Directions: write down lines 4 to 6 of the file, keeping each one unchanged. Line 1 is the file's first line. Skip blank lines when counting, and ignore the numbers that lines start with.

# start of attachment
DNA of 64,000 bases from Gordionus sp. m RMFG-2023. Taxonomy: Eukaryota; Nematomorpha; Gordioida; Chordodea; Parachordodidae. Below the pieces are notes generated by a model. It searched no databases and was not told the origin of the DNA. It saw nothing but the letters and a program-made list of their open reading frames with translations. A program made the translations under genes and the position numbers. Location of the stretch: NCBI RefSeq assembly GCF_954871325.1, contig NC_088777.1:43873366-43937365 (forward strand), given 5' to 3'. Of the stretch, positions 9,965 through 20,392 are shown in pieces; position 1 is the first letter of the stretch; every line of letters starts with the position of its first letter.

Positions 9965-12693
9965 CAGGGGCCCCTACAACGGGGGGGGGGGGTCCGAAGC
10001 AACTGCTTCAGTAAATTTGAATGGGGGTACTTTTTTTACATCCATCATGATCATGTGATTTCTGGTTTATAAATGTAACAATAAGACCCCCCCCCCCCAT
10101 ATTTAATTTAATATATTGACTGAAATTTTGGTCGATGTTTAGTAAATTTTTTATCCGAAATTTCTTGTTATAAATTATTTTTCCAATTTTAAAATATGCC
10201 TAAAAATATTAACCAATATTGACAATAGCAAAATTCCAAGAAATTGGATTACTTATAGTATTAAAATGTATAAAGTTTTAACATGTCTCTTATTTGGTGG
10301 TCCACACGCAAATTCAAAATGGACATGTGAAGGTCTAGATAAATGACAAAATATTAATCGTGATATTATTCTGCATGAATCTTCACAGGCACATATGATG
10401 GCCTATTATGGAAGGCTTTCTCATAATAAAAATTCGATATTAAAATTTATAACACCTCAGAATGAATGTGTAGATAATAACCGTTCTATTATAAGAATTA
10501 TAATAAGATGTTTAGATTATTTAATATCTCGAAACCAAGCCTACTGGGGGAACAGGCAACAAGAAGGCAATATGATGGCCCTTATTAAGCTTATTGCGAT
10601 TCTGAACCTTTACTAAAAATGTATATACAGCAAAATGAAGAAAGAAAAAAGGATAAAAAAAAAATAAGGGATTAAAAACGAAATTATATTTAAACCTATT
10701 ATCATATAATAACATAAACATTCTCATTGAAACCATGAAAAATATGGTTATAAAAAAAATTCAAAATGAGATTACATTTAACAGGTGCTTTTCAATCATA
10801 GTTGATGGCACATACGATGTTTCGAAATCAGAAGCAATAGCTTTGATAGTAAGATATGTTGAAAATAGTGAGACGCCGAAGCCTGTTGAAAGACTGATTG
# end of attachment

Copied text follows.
10001 AACTGCTTCAGTAAATTTGAATGGGGGTACTTTTTTTACATCCATCATGATCATGTGATTTCTGGTTTATAAATGTAACAATAAGACCCCCCCCCCCCAT
10101 ATTTAATTTAATATATTGACTGAAATTTTGGTCGATGTTTAGTAAATTTTTTATCCGAAATTTCTTGTTATAAATTATTTTTCCAATTTTAAAATATGCC
10201 TAAAAATATTAACCAATATTGACAATAGCAAAATTCCAAGAAATTGGATTACTTATAGTATTAAAATGTATAAAGTTTTAACATGTCTCTTATTTGGTGG